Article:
Investors interested in creating operating businesses in Qualified Opportunity Zones (“QOZ”) have been on the sidelines. It took the second round of proposed U.S. Treasury Department regulations, issued on April 17, 2019, to get this group into the game. QOZs are the result of The Tax Cuts and Jobs Act of 2017, which can provide significant tax benefits to investors who re-invest capital gains into long-term investments within communities designed by state governors and the federal government for economic development.
Prior to the new regulations, there was little guidance on whether an operating business would be considered a “qualifying asset” of a QOZ fund and therefore qualify as a QOZ business. This is important because a QOZ fund needs “qualifying assets” to avoid penalties. The issue was that the law requires a QOZ business to derive more than 50% of its gross income from the “active conduct of a business within a Qualified Opportunity Zone”. However, there were no rules for determining what is “active conduct” or where income is earned (inside or outside a QOZ).
The new regulations provide more clarity around the 50% gross income test in the form of three “safe harbors” or tests. A QOZ business will satisfy the 50% gross income test if it achieves any one of the following:
An illustrative example could be a tech company. It involves a startup business that develops software applications for global sale in a campus located in a QOZ. A majority of the total hours of the start-up’s employees and contractors developing software applications are located in the QOZ. The startup business would satisfy the 50% gross income test even though the business makes the vast majority of its sales to consumers located outside of the QOZ.
Other taxpayer-friendly provisions for operating businesses include leases, 31-month working capital safe harbor and intangible property for a QOZ business. The underlying leased property will be considered a “qualifying asset” so long as the lease has been entered into after Dec. 31, 2017, the terms are market rate and at least 70% of the leased property is in a QOZ. These conditions apply to related party leases as well, however, there are prepayment and personal property rules that need to be considered. The 31-month working plan in the 2018 Proposed Treasury Regulations only applied to property development. The updated regulations address the oversight by expanding the working capital plan to include the development of a trade or business. Intangible property is considered QOZ business property, or a “qualifying asset”, if “substantially all” of the intangible property in the business is used within a QOZ. The new regulations 2.0 clarify “substantially all” to mean at least 40%.
While the second round of guidance was a step in the right direction, there are still some questions.
First, the duration for funds that hold operating businesses is typically five to seven years. Obviously, this conflicts with the important 10-year hold period for QOZ fund investors (i.e. an investor can exclude the tax on capital gains attributable to the assets within a QOZ fund if the qualifying assets are held for at least 10 years). The new regulations did include a “recycling” provision, or the ability to sell QOZ Fund assets and roll the proceeds in another QOZ asset without triggering the deferred capital gain or jeopardizing the 10-year holding period. However, a sale of a QOZ fund asset that is held for less than 10 years would generate taxable gain to the investors.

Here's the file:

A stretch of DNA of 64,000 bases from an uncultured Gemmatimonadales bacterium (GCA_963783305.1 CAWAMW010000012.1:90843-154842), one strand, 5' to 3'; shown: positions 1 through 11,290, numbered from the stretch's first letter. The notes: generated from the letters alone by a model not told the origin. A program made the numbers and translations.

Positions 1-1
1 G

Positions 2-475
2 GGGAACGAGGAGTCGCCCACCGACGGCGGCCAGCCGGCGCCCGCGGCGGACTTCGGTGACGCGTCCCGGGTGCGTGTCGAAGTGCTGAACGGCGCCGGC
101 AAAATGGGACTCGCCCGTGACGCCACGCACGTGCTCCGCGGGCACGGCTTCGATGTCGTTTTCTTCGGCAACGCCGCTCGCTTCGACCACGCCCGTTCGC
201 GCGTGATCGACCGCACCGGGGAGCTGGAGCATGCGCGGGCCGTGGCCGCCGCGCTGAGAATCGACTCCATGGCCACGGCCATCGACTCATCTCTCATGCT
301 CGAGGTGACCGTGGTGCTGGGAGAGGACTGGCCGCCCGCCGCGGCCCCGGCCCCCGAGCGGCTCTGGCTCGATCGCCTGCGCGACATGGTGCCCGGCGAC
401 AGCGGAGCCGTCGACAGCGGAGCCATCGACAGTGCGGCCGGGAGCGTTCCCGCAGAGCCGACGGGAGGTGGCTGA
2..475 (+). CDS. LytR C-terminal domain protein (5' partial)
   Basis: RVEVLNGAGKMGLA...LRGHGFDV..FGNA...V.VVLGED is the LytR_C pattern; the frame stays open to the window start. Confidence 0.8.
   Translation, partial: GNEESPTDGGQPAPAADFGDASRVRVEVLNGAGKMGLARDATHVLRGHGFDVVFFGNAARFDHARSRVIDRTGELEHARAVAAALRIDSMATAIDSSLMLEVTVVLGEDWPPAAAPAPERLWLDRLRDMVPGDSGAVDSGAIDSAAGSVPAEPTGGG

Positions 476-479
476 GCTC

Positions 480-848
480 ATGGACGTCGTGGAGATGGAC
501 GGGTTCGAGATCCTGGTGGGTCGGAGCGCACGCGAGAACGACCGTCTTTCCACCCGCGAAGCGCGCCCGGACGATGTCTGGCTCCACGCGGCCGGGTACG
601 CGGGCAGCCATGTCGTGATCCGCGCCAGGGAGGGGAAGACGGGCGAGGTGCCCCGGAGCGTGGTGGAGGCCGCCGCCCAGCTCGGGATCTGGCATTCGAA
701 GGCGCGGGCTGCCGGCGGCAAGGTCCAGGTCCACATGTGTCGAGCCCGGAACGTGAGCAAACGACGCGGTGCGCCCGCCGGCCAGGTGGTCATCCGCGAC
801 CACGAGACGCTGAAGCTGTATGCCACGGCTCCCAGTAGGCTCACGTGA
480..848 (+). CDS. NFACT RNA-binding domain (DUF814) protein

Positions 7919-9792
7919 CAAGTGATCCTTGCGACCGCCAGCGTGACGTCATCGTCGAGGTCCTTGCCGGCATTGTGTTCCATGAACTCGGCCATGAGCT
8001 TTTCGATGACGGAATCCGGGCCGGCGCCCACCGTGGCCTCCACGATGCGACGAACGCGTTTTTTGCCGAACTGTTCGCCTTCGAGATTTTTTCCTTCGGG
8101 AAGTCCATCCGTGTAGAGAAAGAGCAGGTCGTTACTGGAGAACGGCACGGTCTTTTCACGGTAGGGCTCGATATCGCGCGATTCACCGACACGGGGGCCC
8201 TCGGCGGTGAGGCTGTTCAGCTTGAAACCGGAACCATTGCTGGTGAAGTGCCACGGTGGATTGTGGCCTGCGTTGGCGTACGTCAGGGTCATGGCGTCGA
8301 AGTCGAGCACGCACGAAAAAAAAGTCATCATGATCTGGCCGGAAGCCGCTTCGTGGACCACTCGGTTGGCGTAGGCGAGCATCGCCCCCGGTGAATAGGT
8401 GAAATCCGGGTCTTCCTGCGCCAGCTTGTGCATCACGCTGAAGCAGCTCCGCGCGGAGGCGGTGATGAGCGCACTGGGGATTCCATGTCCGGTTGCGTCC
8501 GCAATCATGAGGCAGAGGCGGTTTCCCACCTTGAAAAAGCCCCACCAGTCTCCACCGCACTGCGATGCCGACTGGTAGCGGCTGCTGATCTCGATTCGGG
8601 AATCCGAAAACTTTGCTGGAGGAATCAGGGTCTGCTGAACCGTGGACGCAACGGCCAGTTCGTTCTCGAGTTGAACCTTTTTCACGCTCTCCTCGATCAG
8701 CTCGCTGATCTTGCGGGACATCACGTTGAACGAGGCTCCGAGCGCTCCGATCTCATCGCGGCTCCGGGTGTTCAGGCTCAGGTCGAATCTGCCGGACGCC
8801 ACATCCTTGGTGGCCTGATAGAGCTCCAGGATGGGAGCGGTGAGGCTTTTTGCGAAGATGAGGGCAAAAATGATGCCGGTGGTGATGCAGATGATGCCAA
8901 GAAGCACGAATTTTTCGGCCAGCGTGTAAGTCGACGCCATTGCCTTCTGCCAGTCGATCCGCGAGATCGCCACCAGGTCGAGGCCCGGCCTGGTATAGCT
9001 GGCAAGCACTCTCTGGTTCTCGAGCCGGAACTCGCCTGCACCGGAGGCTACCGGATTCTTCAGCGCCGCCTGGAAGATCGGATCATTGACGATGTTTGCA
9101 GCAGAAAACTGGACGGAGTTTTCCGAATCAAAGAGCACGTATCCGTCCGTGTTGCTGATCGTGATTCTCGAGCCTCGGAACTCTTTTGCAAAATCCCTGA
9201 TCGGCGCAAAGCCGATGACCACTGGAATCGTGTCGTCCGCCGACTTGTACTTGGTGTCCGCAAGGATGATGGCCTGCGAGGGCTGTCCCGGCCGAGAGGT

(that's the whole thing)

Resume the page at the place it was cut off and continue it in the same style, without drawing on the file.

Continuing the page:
One remedy that would allow for recycling and no taxable gain recognition would be an investment in Qualified Small Business Stock (QSB Stock). There is a 100% capital gain exclusion on the sale of QSB Stock for non-corporate investors if the stock is held for more than five years. Also, non-corporate investors can exclude capital gain up to the greater of 10 times their stock basis or $10 million. A Qualified Small Business is required to be structured as a C corporation, in which case the QOZ Fund would hold C corporation stock that is also a QOZ Business. There are a few other conditions for a Qualified Small Business, including a total assets test, original issuance requirement, and an exclusion of certain businesses. Assuming a QOZ fund owned QSB Stock and the stock was sold in year six, there would be no taxable gain allocated to the investors (if the capital gain was within the parameters described above). Furthermore, if the QOZ fund invested the sale proceeds in another QOZ business within a 12-month period and that business was sold in five years, then the capital gain from that sale would be tax-free to the investors as well. Full recycling can be accomplished within a QOZ fund if the right structure, the right business and certain tax requirements are satisfied.
Second, operating businesses that are expanding usually do so in strategic markets. Limiting the expansion to QOZs can cause financial risk to the enterprise and create an inherent conflict between the investors and the management team. Thoughtful consideration should be given, before investing in operating businesses, to the expansion plan and the use of affiliated entities.
In summary, the new QOZ regulations should provide investors, fund managers and entrepreneurs with more assurance related to operating businesses within QOZs. While additional guidance would be helpful, the tax framework for operating businesses within QOZs is in a much better place than before the new regulations were published.